The words "future leader" have been the kiss of death for many a politician. Not so in Andrew Little's case. That tag did him no harm through the years. To the contrary, his ascendancy to the leadership of the Labour Party - he is the fifth MP to hold the job in the past six years - had almost seemed preordained.
What could cause Little real and lasting harm is the uncomfortable truth that when the big moment arrived, it was the bulk votes of the handful of trade unions affiliated to the Labour Party which were the difference between him being leader and being an also-ran.
National will relentlessly push the notion that the trade unions installed one of their own as leader, both to try and marginalise Little as an unreformed, old-school leftie, and also to claim the unions choose Labour prime ministers, not the voters.
Little's win by the narrowest of margins - he secured 50.52 per cent against Grant Robertson's 49.48 per cent in the preference vote-style ballot - immediately raised questions at his post-victory press conference about whether he has a mandate for change, more so given Robertson was the preferred choice of both the caucus and the wider party membership.
Little's reply to that charge was refreshingly direct. He simply brushed that notion aside.The rules were the rules. He had won. He had a mandate.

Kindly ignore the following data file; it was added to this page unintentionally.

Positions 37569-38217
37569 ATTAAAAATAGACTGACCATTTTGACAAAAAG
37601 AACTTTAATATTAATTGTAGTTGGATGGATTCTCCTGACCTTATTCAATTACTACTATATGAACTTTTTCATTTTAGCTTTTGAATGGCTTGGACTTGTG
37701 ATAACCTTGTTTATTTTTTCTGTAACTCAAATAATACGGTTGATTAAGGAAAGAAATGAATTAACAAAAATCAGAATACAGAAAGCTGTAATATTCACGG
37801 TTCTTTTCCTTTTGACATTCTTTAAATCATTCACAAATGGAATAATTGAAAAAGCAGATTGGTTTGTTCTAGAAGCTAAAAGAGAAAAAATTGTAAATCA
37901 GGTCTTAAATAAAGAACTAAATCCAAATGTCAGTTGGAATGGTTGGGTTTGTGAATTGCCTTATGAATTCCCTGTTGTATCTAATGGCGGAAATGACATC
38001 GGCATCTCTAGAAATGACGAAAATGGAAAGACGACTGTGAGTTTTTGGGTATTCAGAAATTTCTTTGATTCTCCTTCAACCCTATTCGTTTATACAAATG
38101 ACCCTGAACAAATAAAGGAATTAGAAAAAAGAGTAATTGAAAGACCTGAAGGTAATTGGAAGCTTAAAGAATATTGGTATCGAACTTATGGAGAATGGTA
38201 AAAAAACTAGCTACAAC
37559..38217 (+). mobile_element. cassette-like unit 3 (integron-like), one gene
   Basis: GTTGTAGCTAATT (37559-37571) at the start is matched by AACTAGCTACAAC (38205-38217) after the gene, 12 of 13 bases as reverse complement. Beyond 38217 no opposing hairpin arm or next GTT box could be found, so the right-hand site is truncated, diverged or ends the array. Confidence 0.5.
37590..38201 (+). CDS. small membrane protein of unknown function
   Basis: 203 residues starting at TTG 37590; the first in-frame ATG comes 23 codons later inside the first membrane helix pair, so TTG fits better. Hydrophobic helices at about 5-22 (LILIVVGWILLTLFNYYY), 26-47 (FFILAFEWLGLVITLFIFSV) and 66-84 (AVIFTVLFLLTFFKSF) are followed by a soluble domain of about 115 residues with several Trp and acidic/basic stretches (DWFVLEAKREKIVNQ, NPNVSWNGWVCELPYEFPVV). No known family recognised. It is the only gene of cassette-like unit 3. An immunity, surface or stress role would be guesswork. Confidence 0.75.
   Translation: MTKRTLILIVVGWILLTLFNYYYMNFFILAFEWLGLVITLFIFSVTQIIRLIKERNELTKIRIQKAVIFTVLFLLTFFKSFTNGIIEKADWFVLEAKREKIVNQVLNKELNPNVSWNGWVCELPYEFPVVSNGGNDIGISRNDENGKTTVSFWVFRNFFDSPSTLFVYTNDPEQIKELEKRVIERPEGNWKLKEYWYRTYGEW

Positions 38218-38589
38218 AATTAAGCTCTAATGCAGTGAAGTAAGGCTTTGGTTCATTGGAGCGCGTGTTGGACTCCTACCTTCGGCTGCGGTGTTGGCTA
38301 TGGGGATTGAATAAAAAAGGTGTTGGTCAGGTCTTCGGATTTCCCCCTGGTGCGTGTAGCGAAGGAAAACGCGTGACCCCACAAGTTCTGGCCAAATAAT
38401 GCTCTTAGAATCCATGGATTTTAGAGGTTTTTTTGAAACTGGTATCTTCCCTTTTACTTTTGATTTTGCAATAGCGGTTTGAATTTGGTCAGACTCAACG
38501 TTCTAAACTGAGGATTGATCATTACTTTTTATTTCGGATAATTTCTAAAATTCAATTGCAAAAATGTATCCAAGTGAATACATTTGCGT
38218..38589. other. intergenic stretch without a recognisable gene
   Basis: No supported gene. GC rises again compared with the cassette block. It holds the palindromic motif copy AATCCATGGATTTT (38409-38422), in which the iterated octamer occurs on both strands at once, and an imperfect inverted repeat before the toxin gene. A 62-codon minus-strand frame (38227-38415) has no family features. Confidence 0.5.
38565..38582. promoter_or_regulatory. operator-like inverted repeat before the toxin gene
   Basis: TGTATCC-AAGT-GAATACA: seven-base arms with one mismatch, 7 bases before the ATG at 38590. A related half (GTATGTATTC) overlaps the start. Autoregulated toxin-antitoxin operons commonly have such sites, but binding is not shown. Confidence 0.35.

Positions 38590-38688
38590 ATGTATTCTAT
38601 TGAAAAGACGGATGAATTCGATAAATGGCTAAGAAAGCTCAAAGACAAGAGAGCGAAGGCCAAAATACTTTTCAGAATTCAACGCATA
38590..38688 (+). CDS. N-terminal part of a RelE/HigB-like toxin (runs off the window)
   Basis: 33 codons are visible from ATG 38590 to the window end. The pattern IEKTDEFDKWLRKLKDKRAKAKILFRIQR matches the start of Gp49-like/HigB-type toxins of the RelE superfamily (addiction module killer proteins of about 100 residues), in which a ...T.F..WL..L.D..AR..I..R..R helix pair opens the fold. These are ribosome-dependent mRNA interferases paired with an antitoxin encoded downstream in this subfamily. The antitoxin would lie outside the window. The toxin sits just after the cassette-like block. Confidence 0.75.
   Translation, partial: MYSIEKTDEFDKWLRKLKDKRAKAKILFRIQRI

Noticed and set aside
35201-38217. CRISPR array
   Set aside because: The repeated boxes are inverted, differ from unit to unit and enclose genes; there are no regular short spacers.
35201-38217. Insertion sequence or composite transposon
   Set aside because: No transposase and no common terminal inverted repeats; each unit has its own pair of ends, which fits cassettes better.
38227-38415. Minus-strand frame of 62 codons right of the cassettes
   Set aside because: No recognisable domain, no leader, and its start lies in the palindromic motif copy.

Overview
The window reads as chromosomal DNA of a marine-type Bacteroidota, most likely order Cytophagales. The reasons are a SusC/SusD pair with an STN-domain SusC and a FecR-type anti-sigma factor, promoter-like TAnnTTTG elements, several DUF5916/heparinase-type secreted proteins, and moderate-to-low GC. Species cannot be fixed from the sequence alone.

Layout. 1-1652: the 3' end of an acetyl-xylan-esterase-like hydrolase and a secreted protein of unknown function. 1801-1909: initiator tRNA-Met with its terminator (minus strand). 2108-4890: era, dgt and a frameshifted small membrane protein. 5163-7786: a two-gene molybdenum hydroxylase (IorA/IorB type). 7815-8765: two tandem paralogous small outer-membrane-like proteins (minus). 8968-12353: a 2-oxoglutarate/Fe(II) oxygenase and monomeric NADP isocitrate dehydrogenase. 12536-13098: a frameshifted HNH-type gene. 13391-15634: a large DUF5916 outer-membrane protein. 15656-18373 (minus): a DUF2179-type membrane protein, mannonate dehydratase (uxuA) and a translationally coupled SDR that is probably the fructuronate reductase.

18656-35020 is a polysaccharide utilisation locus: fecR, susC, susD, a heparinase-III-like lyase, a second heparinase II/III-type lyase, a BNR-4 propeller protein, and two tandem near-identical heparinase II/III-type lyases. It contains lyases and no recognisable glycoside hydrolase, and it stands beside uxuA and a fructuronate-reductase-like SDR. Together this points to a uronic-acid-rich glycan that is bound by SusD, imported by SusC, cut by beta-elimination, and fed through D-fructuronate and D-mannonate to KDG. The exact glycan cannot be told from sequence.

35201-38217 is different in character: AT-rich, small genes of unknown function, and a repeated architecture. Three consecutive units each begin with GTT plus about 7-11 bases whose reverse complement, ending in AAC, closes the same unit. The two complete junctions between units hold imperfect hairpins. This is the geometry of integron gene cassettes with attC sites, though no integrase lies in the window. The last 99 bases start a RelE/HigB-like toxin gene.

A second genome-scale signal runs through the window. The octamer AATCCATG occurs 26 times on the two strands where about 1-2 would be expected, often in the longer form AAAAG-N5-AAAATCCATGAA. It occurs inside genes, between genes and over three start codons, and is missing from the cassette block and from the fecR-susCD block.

He is right. But the narrowness of his victory does not give him carte blanche. Nevertheless, observing him during his press conference was almost like watching the natural order of things reasserting itself following the banishment of havoc-creating evil spirits.
Little's victory is not quite catharsis for Labour. But it is a relief. There is nothing artificial about the way he fronts the world. They do not come more solid Labour than Andrew Little.
But he knows first impressions count. And they can be hard to change. That was David Cunliffe's fate. Just as hesitation when fronting was the killer for David Shearer. Little is not going to allow himself to be pigeon-holed by Labour's opponents as a weak leader before he has had the chance to prove himself. He is promising "strong leadership" with the emphasis on "strong". He will almost certainly deliver that.
His victory has come at a price, however. David Parker's surprise announcement that he is no longer interested in remaining finance spokesman or deputy leader has thrown the proverbial cat among the caucus pigeons.
Beyond David Clark, a junior MP with no front-bench experience, there are no obvious candidates for the crucial finance post - unless David Cunliffe enters the equation.
He is willing to serve. But the overwhelming majority of the caucus would rather see the former leader served up for sacrifice. Those MPs would be ropeable if Little's first allocation of shadow portfolios was not so much a reshuffle as a new rendition of the Resurrection Shuffle.